Visible evidence of active wood-destroying insects: No
Visible evidence of active wood decay fungi: No
Visible evidence of past wood-destroying insects: No
Visible evidence of past wood decay fungi: No
Visible evidence of damage by wood-destroying insects: No
Visible evidence of damage by wood decay fungi: No
Visible evidence of conditions conducive to wood-destroying organisms: Yes, Cellulose debris and moisture in crawlspace, no vapor barrier
Evidence of prior treatment of wood-destroying insects: None noted
The Parties Understood and Agreed as follows:
1. INSPECTOR GUARANTEES to perform a visual inspection of the home and to provide CLIENT with a written inspection report identifying the defects that INSPECTOR both observed and deemed material. INSPECTOR may offer comments as a courtesy, but these comments will not comprise the bargained-for report. The report is only supplementary to the sellers disclosure.
2. INSPECTOR agrees to perform the inspection in accordance to the current Standards of Practice of the National Association of Certified Home Inspectors posted at http://www.nachi.org/sop.htm.
3. CLIENT understands that the inspection will be performed in accordance to the aforementioned Standards, which contain certain limitations, exceptions, and exclusions.
4. The inspection and report are performed and prepared for the use of CLIENT, who gives INSPECTOR permission to discuss observations with real estate agents, owners, repair persons and other interested parties. INSPECTOR accepts no responsibility for use or misinterpretation by third parties.
5. INSPECTOR does not perform engineering, architectural, plumbing, or any other job function requiring an occupational license in the jurisdiction where the inspection is taking place, unless the inspector holds a valid occupational license, in which case he/she may inform the CLIENT that he/she is so licensed, and is therefore qualified to go beyond this basic home inspection, and for additional fee, perform additional inspections beyond those within the scope of the basic home inspection.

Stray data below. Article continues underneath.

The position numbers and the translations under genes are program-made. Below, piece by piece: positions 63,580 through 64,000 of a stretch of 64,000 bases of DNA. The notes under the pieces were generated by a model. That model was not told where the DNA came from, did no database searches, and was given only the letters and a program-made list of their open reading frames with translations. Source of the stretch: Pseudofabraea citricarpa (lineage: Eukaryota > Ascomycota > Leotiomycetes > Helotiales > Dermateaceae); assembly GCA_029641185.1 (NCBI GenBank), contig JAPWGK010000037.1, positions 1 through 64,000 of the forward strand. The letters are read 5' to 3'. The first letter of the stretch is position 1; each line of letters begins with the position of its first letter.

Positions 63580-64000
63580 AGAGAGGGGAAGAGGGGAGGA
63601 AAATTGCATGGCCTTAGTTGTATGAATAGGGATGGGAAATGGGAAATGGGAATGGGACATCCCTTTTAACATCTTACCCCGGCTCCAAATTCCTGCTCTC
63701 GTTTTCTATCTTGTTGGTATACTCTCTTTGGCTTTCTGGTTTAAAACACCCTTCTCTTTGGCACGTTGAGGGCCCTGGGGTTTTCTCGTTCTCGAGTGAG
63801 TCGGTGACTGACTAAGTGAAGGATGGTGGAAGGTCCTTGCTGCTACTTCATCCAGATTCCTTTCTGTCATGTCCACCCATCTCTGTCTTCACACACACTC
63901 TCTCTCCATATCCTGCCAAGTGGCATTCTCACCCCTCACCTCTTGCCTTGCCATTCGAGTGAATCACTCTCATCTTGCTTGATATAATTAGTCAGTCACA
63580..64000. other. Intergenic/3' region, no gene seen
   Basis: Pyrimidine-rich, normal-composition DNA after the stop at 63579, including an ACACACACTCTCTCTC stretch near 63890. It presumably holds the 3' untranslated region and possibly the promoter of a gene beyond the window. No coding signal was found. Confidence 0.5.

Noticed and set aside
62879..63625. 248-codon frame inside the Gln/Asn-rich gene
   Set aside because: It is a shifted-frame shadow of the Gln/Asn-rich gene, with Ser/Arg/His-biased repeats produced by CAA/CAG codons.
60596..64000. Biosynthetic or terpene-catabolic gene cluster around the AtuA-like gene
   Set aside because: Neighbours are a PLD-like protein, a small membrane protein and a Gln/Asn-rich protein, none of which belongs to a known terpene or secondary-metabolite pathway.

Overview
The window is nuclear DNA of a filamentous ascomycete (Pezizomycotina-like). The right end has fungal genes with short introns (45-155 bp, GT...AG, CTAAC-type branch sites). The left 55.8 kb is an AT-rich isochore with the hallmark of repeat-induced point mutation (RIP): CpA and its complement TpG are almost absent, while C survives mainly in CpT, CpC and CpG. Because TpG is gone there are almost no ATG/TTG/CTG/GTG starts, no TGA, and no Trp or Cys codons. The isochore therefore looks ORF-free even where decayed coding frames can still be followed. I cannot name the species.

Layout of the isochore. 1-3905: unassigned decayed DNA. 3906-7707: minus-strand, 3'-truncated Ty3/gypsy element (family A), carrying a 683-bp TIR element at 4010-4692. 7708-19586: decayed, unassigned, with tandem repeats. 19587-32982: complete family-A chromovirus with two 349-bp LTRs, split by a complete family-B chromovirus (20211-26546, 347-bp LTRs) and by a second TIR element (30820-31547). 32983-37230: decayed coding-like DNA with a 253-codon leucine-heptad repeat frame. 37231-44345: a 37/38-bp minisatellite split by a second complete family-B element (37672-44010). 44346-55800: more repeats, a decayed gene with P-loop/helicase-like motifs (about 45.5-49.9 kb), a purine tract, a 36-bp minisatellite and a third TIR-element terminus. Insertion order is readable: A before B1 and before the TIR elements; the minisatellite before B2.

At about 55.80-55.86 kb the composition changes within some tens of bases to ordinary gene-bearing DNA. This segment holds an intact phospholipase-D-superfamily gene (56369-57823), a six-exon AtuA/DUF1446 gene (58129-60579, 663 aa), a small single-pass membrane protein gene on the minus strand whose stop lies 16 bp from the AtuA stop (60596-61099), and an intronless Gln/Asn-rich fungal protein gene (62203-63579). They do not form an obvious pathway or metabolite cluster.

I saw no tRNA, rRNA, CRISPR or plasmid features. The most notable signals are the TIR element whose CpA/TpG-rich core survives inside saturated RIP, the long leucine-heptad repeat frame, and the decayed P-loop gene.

6. In the event of a claim against INSPECTOR, CLIENT agrees to supply INSPECTOR with the following: (1) Written notification of adverse conditions within 14 days of discovery, and (2) Access to the premises. Failure to comply with the above conditions will release INSPECTOR and its agents from any and all obligations.
7. HOLD HARMLESS AGREEMENT: CLIENT agrees to hold any and all real estate agents involved in the purchase of the property to be inspected harmless and keep them exonerated from all loss, damage, liability or expense occasioned or claimed by reasons of acts or neglects of the INSPECTOR or his employees or visitors or of independent contractors engaged or paid by INSPECTOR for the purpose of inspecting the subject home.
8. In the event that CLIENT fails to prove any adverse claims against INSPECTOR in a court of law, then the CLIENT will pay all legal costs, expenses and fees of INSPECTOR in defending said claims.
9. If any provision of this Agreement is declared invalid or unenforceable by any court, the remaining provisions will remain in effect. This agreement represents the entire agreement between the parties. No change or modification shall be enforceable against any party unless such change or modification is in writing and signed by the parties. This Agreement shall be binding upon and enforceable by the parties and their heirs, executors, administrators, successors and assigns. CLIENT shall have no cause of action against INSPECTOR after one year after from the date of the inspection.
10. Payment, by CLIENT or CLIENTs representative, is due in full at the inspection site, upon completion of the on-site inspection. The CLIENT will pay all legal and time expenses incurred in collecting due payments.